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World’s largest solar telescope captures HD images of sunspots (VIDEO)

The Big Bear Solar Observatory (BBSO) in California, site of the largest solar telescope on the planet, has issued a mesmerizing video and photos in previously unseen detail of surprisingly active plasma in the sun’s fine structures.

BBSO's New Solar Telescope (NST) possesses an unprecedented level of high resolution and enables the sharpest-ever photos of the visible corona of our star.

One of the sunspots captured by the NST is the size of the Earth, but such structures can be the size of Jupiter.

The temperature of the sun’s surface is about 6,000 Kelvins, whereas sunspots are approximately 1,500 Kelvins colder; therefore they look dark against the blazing turbulent plasma.

Image from bbso.njit.edu

The sunspots are static-equilibrium structures, which maintain a balance between the magnetic force and gas pressure of the star. Learning more about the principles of these self-organized structures is of fundamental importance for physics and astrophysics.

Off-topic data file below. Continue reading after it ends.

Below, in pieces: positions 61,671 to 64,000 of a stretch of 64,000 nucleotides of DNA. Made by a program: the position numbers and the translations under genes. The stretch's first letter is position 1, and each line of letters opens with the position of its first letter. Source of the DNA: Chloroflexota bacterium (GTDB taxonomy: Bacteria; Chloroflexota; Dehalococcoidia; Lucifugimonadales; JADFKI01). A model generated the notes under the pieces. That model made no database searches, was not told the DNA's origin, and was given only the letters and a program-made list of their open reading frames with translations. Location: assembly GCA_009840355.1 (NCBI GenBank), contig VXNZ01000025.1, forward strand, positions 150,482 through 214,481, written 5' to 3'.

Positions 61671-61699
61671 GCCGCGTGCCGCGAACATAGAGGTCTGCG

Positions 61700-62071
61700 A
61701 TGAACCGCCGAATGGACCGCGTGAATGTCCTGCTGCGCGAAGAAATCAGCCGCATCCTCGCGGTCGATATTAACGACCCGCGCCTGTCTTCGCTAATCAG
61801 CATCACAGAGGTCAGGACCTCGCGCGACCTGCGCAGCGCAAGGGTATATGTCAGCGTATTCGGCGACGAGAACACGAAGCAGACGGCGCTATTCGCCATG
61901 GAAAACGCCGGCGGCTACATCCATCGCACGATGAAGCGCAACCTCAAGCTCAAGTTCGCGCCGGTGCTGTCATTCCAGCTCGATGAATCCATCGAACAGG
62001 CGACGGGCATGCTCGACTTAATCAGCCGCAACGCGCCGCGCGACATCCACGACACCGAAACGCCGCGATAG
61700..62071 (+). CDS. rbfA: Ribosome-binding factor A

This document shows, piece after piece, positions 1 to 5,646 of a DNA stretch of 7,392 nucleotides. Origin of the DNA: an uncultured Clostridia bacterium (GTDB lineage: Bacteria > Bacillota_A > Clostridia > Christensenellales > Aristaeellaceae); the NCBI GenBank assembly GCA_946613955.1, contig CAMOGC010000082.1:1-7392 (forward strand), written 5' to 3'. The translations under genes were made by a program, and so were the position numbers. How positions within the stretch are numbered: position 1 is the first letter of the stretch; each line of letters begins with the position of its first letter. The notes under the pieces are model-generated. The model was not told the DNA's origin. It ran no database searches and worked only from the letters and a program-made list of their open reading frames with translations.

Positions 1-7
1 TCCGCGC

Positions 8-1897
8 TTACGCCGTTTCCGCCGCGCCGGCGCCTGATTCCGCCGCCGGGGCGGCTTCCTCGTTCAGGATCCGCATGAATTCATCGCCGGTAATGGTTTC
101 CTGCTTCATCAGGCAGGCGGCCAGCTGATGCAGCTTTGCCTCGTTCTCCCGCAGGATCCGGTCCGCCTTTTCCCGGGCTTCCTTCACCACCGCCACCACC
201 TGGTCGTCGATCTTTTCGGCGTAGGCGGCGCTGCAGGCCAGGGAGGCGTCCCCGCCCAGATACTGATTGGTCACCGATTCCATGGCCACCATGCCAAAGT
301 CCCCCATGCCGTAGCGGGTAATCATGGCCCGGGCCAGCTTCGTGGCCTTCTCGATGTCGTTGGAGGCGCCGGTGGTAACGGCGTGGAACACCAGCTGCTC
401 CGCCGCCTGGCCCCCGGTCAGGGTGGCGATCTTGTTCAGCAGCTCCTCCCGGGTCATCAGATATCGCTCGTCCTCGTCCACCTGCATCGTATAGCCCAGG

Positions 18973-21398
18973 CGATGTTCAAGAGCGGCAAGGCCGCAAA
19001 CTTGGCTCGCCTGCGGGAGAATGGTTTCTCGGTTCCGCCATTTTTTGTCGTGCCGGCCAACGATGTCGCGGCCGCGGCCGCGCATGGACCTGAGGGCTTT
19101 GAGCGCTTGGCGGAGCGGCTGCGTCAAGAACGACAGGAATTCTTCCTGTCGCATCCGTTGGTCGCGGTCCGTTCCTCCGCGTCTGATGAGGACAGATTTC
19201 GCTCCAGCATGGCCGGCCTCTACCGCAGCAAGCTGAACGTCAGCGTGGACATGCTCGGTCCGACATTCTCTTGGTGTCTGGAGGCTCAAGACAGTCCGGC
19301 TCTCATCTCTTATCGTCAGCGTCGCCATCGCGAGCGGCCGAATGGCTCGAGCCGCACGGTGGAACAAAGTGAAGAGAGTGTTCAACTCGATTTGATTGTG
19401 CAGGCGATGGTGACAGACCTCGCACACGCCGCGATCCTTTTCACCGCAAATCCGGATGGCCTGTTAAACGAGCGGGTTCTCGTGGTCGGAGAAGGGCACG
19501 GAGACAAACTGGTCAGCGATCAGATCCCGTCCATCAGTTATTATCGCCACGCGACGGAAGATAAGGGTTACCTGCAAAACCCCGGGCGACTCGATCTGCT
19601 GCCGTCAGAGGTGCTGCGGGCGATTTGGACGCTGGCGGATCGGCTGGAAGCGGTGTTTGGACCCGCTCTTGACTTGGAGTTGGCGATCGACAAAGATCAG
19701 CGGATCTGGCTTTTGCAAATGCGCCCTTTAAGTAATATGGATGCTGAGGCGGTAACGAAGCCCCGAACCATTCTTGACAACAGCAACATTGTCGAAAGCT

The sunspots could have magnetic fields with opposite polarities, and quite often, when they happen to be close to each other their interactions produce ‘solar storms,’ sending powerful flares of plasma into space. The aftershock of such outbursts can cause a geomagnetic storm, which can reach Earth and damage communication equipment, power grids, navigation equipment and the like.

The video is a clip made of photos of the sun’s surface over a period of several hours obtained on September 29, 2013.

The data imaging was carried by the BBSO engineering team led by the observatory’s associate director, Wenda Cao, NJIT associate professor of physics.